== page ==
Photos by cottonmanifesto
Urban species #132: Green bottle fly Phaenicia sericata
Despite yourself, you must admit this is a beautiful animal. Feeding on a variety of organic wastes, and depositing its eggs on the carcasses of animals, it does not live what we would call a lovely life. But blow flies, of which the green bottle fly is but one of many, are the front line on the important job of disposing of corpses. Their ability to detect the recently dead is so acute, that they are invariably the first animals to visit. Forensic entomologists have noted these flies appearing within two minutes of the appearance of a carcass, in experiments. These scientists use blow flies, who have very specific temperature needs for their eggs and larvae, to precisely determine time of death in investigations.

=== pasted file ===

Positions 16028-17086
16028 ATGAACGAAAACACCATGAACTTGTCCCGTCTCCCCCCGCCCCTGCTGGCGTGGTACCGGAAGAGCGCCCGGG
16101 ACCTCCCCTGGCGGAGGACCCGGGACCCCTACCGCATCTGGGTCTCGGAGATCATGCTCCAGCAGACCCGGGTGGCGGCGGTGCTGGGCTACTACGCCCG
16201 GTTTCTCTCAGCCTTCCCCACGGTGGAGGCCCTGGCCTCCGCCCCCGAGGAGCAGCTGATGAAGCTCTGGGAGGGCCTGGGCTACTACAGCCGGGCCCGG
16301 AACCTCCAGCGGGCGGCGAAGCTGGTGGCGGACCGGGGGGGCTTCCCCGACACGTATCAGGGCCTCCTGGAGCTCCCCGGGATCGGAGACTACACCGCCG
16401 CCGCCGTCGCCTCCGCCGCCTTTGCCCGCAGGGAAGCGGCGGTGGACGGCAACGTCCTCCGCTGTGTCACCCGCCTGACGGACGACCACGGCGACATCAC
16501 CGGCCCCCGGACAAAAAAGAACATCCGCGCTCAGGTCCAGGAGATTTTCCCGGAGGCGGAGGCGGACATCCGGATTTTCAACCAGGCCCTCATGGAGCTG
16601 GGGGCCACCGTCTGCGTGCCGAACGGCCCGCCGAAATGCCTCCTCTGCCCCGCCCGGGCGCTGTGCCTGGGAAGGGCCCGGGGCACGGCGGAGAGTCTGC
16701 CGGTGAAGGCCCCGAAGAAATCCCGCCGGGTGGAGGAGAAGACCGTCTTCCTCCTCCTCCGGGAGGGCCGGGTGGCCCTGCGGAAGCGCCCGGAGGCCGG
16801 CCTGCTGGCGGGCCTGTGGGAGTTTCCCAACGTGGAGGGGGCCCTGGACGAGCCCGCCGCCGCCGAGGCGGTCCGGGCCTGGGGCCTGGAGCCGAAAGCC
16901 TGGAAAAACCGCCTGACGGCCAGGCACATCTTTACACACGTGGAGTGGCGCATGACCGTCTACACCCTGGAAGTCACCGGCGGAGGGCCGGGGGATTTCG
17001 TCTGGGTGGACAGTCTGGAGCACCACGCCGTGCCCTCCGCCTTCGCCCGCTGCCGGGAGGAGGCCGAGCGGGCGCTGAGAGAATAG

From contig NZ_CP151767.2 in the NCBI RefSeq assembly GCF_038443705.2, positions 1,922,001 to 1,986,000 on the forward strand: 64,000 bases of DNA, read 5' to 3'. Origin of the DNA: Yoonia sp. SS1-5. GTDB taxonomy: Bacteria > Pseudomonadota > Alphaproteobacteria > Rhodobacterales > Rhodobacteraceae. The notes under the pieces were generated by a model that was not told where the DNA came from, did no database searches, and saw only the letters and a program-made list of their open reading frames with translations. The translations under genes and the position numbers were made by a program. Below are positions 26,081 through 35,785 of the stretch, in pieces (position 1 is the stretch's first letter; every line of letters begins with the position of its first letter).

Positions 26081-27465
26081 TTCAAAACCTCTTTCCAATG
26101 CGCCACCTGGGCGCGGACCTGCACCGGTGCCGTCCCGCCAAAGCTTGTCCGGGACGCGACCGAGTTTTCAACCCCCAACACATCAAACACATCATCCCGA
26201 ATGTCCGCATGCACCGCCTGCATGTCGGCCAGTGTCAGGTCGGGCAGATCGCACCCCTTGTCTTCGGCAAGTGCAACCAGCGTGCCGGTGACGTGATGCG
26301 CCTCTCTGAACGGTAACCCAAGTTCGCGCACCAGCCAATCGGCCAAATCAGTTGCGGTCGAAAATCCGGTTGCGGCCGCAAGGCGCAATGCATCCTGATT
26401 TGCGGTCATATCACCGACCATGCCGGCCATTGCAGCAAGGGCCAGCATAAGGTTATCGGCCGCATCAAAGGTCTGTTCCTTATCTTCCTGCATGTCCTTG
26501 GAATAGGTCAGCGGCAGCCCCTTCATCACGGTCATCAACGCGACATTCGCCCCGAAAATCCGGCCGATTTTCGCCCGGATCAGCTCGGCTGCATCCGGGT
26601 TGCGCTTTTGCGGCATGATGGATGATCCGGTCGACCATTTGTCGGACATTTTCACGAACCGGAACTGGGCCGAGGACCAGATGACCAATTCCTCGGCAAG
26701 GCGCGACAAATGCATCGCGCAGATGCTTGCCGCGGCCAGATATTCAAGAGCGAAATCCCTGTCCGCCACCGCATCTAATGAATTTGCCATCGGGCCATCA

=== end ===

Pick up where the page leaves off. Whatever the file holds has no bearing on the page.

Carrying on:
The average city dweller is most likely to notice green bottle flies on a ripe bag of garbage, or a pile of dog waste. In cities with poor sanitation, green bottle flies could potentially be a serious disease vector. The problem of myiasis, mentioned earlier in this series is much more of a risk with this species than with, for example, the little house fly
. But the fact that this fly's larvae eats dead flesh has been used medically
(disturbing image behind cut): the maggots are applied to necrotic wounds, and feed on the dead tissue, leaving living tissue alone.
Identification by badnoodles
. (hey, noodles, I assume Phaenicia sericata
and Lucilia sericata
are synonyms?)( More flies! )